Jenny's Market owner Burton Hoey pleads no contest to animal cruelty
The owner of a popular farm market west of Dexter has pleaded no contest to two misdemeanor charges of animal cruelty, the Humane Society of Huron Valley said Friday.
Burton Hoey, who operates Jenny’s Market at Island Lake and Dexter-Pinckney roads, is scheduled for sentencing on March 28, the humane society said in a news release.
AnnArbor.com file photo
The market is a popular spot in the fall for families seeking cider, doughnuts, pumpkins and pony rides.
Humane Society investigators seized two horses, four donkeys and two goats from Jenny’s Market Sept. 6, alleging they were in varying stages of neglect. A horse, which was suffering from the respiratory disease heaves, later died, lead cruelty investigator Matt Schaecher said.
Hoey was initially charged with three counts of cruelty to two to three animals. Prosecutors dropped one charge, Schaecher said.
A no-contest plea is not admission of guilt but is treated as such for sentencing.
“We’ve been to Jenny’s Farm Market numerous times over the past 10 years because of complaints of abused and neglected animals,” said Schaecher. “We see this conviction as a victory for the many animals that have suffered. We know there are many community members and families that will feel the same.”
Hoey said Friday that he had agreed to the no-contest plea in exchange for a reduction from $11,000 to $4,000 in the amount of money he would have to pay for boarding the seized animals and also to save money on legal fees.
"I might have lost anyway," he said. "I didn't stand a chance from the day they came here."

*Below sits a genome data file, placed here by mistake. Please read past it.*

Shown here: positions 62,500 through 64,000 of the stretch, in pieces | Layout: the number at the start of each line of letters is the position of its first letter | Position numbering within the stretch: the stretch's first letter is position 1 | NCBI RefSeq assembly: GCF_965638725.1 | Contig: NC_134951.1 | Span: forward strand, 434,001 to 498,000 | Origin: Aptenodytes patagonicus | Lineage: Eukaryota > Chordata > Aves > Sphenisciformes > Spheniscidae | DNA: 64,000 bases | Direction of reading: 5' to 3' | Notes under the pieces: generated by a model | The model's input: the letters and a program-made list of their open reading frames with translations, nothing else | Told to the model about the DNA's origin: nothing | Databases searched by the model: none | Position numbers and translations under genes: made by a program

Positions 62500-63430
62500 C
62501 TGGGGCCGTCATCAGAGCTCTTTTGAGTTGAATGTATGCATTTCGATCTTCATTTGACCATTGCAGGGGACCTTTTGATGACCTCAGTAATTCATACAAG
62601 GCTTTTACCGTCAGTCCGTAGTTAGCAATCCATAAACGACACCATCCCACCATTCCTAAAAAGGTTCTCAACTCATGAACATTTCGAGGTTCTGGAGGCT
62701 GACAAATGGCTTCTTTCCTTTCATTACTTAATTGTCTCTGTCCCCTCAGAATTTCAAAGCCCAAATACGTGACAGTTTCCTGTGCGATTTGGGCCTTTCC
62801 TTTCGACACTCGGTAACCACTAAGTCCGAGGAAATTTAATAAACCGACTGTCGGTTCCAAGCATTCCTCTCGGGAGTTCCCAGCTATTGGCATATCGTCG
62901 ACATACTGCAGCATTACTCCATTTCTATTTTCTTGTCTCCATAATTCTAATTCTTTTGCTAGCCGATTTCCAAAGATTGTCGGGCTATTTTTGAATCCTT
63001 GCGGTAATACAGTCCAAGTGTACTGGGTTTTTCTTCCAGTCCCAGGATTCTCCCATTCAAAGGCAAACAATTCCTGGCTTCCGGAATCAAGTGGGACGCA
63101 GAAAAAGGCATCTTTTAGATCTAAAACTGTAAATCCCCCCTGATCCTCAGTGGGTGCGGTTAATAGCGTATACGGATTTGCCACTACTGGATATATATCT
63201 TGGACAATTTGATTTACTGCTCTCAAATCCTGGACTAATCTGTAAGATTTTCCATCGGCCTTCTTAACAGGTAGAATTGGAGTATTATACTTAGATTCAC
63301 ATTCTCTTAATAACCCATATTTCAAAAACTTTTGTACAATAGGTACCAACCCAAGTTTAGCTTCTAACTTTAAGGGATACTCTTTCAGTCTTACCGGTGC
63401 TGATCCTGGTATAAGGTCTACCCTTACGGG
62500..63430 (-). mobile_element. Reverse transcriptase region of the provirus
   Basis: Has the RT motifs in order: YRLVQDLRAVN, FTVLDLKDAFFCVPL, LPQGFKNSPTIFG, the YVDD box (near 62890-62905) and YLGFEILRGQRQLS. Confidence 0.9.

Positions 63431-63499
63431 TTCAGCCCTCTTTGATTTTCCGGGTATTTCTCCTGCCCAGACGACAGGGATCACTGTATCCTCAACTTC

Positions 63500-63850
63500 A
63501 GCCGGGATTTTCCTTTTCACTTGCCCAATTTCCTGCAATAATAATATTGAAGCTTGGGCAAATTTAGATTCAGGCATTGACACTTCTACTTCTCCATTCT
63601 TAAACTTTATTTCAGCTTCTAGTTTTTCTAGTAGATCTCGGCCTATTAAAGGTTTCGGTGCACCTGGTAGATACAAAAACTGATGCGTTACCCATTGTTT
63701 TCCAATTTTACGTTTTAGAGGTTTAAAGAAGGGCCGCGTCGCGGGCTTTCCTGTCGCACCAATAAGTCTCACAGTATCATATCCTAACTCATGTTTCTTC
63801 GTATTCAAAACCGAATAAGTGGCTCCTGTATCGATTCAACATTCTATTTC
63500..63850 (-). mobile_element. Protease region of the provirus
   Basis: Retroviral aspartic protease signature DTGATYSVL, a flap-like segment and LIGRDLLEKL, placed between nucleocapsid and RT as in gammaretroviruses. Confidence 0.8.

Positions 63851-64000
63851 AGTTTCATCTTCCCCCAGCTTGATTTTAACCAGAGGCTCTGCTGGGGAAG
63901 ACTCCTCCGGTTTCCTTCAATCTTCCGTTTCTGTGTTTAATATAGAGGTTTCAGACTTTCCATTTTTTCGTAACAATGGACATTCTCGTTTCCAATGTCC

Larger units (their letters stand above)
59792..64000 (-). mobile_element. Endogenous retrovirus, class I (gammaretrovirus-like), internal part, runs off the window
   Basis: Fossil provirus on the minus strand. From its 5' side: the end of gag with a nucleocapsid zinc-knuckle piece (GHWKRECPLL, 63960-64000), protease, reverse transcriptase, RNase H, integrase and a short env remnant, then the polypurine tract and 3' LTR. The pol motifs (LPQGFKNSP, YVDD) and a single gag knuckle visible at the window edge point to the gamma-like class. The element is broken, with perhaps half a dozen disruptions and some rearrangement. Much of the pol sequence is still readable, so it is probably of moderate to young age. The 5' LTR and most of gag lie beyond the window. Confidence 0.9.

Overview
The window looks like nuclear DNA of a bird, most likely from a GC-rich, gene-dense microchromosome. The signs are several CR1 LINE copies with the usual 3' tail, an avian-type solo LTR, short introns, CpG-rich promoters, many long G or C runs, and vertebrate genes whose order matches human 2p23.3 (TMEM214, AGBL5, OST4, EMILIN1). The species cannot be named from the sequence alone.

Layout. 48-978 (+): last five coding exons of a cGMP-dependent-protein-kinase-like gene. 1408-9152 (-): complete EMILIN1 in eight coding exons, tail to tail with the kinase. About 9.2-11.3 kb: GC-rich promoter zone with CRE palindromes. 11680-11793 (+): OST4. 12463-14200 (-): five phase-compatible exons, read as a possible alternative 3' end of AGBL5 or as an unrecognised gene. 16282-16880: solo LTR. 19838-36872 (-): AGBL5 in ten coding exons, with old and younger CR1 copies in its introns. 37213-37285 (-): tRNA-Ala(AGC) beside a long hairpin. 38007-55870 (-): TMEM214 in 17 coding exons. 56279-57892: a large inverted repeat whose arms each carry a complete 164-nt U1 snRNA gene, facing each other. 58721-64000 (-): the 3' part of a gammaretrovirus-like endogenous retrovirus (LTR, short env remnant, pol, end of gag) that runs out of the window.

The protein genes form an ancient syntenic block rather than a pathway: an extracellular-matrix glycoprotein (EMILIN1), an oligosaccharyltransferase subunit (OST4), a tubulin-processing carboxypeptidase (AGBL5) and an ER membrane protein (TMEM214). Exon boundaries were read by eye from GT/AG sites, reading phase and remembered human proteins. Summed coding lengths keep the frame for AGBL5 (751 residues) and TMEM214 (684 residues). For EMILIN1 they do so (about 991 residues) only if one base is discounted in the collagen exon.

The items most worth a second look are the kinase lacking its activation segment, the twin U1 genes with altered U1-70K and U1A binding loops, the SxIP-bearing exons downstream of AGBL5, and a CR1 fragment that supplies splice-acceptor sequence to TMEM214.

He said the seizure of the animals was unjust.
“Someone set me up to get the Humane Society to come out here and take some of the animals that were being treated,” he said.
In September, Hoey said the organization overreacted in seizing the animals.
He said he was treating the horse with heaves as best he could, but a veterinarian had told him nothing could be done for her, he said.
The other seized horse had an abscess on its hoof that Hoey said had already healed.
Hoey said the Humane Society said the donkeys’ hooves needed trimming, but he said he acquired them last fall from someone who had not trimmed their feet, and he was in the process of gradually trimming them back.
As for the goats, he said investigators thought they were underweight, but Hoey said they were underfed when he bought them months ago and he has been nourishing them back to health.
The charges carry a maximum sentence of one year in jail and and/or a $2,000 fine and/or 300 hours of community service, but Schaecher said it’s typical in such cases for the court to impose a fine and probation and order the defendant to make restitution.
The humane society will ask the court to bar Hoey from contact with animals during his probation, Schaecher said. Hoey said he still has five Percheron horses on the property.
The humane society is adopting out the seized animals. The goats seized from the market have already been adopted but two miniature donkeys and two full-size donkeys as well as one horse are available for adoption. For information about adopting them, email firstname.lastname@example.org or call (734) 661-3511.
The animal cruelty case is one in a series of problems for Hoey’s business that began in September 2011 when a hayride accident paralyzed an employee. The employee has sued over the incident. Lawyers are working out a settlement in the case.
The day after the accident, Webster Township delivered a stop-work order to the market alleging violations of zoning ordinances.
In late October that year, Hoey reported that two men attacked him at the market and stole several months worth of proceeds at the business. Washtenaw County sheriff’s deputies have dropped their investigation of the attack, saying Hoey wasn't cooperating and had failed a polygraph test.
Hoey sued Webster Township in April 2012 over its refusal to grant him a permit to install a bathroom. In denying the permit, township officials said Hoey had failed to submit a required site plan. Hoey and the township still are working toward a settlement.
Last fall, the township brought a complaint against Jenny’s Market, alleging that what Hoey calls a “haunted straw maze” is a public nuisance and unsafe. Judge Timothy Connors denied a request for a preliminary injunction seeking to have the maze shut down. Hoey and the township also are working toward a settlement in that case.